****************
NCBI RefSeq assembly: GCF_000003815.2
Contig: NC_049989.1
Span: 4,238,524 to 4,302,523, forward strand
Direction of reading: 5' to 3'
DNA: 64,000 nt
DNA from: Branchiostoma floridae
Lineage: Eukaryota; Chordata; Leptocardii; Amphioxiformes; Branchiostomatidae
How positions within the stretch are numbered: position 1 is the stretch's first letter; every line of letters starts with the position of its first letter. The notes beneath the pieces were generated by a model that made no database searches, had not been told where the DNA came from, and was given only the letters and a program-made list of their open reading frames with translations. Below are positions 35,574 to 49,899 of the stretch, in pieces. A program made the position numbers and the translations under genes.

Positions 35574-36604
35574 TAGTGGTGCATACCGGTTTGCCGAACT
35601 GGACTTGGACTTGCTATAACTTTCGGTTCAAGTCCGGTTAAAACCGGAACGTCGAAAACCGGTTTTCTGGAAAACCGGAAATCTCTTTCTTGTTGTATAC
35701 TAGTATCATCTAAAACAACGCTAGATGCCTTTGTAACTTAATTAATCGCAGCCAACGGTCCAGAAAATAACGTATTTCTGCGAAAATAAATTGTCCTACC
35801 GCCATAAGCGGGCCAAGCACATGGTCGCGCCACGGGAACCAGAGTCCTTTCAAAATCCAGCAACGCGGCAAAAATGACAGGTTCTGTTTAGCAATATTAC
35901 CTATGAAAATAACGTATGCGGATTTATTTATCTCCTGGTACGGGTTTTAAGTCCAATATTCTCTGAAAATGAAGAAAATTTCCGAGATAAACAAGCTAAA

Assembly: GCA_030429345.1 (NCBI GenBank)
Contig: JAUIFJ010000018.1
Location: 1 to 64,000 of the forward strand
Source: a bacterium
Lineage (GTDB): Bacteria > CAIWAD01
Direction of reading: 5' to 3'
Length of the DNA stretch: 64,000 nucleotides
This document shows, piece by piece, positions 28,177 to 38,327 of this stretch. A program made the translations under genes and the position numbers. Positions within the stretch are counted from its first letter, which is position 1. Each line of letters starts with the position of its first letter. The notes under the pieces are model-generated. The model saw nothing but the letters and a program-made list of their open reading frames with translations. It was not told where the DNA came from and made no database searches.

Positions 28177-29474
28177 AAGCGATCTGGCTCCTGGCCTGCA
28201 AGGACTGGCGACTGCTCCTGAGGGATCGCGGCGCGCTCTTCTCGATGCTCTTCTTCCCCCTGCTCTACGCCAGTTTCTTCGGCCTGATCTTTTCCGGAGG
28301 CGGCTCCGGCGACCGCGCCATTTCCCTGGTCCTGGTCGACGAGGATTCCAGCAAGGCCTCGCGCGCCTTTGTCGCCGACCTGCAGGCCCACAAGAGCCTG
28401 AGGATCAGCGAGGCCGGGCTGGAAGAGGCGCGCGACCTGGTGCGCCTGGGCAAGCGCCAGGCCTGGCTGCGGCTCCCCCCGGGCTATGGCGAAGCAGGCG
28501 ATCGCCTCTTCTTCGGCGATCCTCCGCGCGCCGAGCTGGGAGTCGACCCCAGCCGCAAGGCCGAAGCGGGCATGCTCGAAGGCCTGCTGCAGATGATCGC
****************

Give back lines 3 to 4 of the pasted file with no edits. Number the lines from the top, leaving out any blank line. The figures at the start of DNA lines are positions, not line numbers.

Span: 4,238,524 to 4,302,523, forward strand
Direction of reading: 5' to 3'